Monday, 17 May 2010

Seattle's contenders for rookie of the year?

By Rob Staton
There tends to be obvious candidates for offensive and defensive rookie of the year each season. Last year's offensive winner was Percy Harvin and it was no real surprise. Drafted in the first round, Harvin was expected to be involved quickly for a contender in the NFC. The former Florida playmaker scored eight total touchdowns including a 101 yard return score and registered 790 receiving yards.

The top two defensive candidates were not as obvious. Many expected Aaron Curry to win it, but instead another linebacker - Brian Cushing - took the award. There was obviously some controversy regarding that decision but after a recent re-vote, the former USC Trojan still came out on top ahead of Buffalo's Jairus Byrd. Cushing recorded 133 tackles, four sacks, four interceptions and a safety. Byrd, a 5'10", 200lbs free safety, came second in the poll after a nine interception rookie season.

Looking ahead to this year, have any of the Seahawks' rookie class got a legitimate shot at winning the 2010 awards?

Since the first winner in 1967 (Detroit running back Mel Farr), the offensive rookie of the year has always been won by a quarterback, running back or receiver. However well Russell Okung plays in 2010, it seems unlikely he'll be a candidate to win the award. The obvious big names will be touted as we approach training camp: C.J. Spiller (RB, Buffalo), Dez Bryant (WR, Dallas), Sam Bradford (QB, St. Louis), Ryan Mathews (RB, San Diego), Demaryius Thomas (WR, Denver) and Jahvid Best (RB, Detroit).

Some may even take a punt on second round fliers such as Ben Tate (RB, Houston), Dexter McCluster (RB/WR, Kansas City), Jimmy Clausen (QB, Carolina) and Montario Hardesty (RB, Cleveland). It seems only fair then to add Golden Tate to that list.

I expect the Seahawks will look to get Tate involved early. Wide receiver is a difficult position to learn early in a career especially for a team that is starting out a new playbook and is rebuilding an under performing unit. What Tate has in his favor though, is the ability to be used in a number of ways similar to last year's winner Harvin. Of course, the Vikings playmaker was taken over a round earlier than Tate in last year's draft and has a rare combination of skills that make him a unique talent. However, it appears likely the Seahawks will use Tate as running back, kick returner and receiver in year one - just like Minnesota used Harvin in his rookie campaign.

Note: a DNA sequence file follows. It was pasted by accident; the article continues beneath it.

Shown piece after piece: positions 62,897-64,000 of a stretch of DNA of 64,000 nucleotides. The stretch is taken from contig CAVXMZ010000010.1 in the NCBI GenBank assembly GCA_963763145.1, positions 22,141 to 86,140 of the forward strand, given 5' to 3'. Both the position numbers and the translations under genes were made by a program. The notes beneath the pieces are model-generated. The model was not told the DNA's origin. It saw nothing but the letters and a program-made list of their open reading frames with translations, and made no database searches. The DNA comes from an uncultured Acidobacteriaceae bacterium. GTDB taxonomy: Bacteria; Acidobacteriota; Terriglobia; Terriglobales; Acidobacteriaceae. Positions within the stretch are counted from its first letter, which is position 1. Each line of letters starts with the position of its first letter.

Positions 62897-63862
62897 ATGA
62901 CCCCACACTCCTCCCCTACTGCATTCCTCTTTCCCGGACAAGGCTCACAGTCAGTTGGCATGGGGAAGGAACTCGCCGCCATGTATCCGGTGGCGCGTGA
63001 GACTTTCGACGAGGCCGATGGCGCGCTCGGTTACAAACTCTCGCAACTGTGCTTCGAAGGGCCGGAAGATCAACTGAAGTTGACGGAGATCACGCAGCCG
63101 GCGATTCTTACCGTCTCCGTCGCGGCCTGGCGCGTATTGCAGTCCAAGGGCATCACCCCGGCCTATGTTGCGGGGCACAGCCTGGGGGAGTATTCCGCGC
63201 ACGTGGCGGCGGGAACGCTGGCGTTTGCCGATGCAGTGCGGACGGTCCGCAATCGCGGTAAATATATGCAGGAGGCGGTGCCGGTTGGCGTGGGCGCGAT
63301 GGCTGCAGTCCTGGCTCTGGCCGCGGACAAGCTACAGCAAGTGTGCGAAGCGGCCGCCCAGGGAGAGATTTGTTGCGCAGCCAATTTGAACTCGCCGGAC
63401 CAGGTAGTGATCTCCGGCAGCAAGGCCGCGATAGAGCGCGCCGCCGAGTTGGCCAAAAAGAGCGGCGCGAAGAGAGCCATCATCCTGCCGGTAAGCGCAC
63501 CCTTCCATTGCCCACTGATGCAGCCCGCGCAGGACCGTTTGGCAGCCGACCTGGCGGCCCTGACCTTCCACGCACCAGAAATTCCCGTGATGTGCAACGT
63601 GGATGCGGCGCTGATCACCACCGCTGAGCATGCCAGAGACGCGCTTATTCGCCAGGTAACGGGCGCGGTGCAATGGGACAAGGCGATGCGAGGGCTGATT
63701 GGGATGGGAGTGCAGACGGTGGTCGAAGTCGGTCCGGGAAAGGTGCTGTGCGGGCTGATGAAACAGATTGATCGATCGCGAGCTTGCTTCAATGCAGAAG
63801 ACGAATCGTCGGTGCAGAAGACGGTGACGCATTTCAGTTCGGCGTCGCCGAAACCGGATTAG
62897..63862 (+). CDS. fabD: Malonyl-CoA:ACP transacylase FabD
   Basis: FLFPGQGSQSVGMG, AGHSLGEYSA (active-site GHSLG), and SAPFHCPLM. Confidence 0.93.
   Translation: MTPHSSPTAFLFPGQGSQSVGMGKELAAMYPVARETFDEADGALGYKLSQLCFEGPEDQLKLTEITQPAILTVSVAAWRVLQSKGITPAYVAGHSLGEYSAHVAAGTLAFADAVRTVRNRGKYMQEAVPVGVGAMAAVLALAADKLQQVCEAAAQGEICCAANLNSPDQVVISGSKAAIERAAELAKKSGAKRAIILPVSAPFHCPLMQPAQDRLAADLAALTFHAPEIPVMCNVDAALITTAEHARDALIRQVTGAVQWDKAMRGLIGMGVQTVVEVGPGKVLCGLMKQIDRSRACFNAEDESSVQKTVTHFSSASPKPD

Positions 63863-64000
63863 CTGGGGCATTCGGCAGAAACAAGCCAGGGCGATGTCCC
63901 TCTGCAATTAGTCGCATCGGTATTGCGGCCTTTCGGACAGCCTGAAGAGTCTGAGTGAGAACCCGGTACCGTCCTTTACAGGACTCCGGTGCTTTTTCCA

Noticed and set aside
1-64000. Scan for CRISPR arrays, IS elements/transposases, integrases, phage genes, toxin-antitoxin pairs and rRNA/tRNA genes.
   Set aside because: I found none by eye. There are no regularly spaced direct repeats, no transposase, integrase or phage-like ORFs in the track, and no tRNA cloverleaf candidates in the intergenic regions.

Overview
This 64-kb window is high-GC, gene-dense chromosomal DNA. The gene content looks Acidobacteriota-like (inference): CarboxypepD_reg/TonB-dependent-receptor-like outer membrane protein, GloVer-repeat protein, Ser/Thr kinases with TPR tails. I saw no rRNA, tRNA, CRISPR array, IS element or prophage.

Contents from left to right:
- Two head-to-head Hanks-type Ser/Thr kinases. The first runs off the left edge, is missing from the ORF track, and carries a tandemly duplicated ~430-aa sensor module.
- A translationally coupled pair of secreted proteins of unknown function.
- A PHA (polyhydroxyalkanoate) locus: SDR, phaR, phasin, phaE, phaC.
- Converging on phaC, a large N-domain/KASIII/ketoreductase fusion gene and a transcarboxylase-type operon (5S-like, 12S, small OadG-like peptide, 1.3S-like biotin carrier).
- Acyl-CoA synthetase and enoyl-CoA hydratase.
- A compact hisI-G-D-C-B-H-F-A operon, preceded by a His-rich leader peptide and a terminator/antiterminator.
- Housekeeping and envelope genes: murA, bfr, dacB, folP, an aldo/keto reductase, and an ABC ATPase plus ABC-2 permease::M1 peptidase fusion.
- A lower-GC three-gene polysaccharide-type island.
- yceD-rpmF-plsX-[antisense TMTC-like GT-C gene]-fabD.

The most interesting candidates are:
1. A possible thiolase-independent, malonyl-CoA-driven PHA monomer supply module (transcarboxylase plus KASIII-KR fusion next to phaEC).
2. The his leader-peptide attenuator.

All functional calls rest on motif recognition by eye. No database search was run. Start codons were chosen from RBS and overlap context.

If some of the other more likely candidates fail to explode onto the scene (Mathews, Bryant and Spiller appear the most likely contenders at this point), there's no reason why Tate can't put himself into the equation. However, a rebuilding Seahawks may also temper their expectations and therefore usage of Tate. Minnesota could afford to test Harvin early with an assortment of talent on both sides of the ball. Seattle has preached competition though so if Tate can enjoy a good training camp, who knows how his role will progress as a rookie?

The last seven defensive rookies of the year have been linebackers. Rolando McClain (Oakland) and Sean Wetherspoon (Atlanta) will be well aware of that heading into 2010. There's also some other big names who will be hoping to end that streak - namely Ndamukong Suh (DT, Detroit), Gerald McCoy (DT, Tampa Bay) and Eric Berry (S, Kansas City).

However, if Jairus Byrd's second place finish in 2009 proves anything it's that Berry and Seattle's own Earl Thomas can put themselves in contention. Byrd didn't play on a great defense in Buffalo - they lacked a consistent pass rush and lost their best cornerback to injury early in the year. However, Byrd still collected nine picks. He was only denied by a monster season from Cushing that he'll struggle to match too many times during his career, especially now he's under a bigger spotlight amid wild controversy.

Like Byrd, neither Berry nor Thomas will be playing behind an elite defensive line (at least, we don't necessarily expect that, but stranger things have happened). It shouldn't affect their ability to make plays - both are talented ball hawks with great anticipation. They'll also be thrust into starting from week one and be expected to hit the ground running.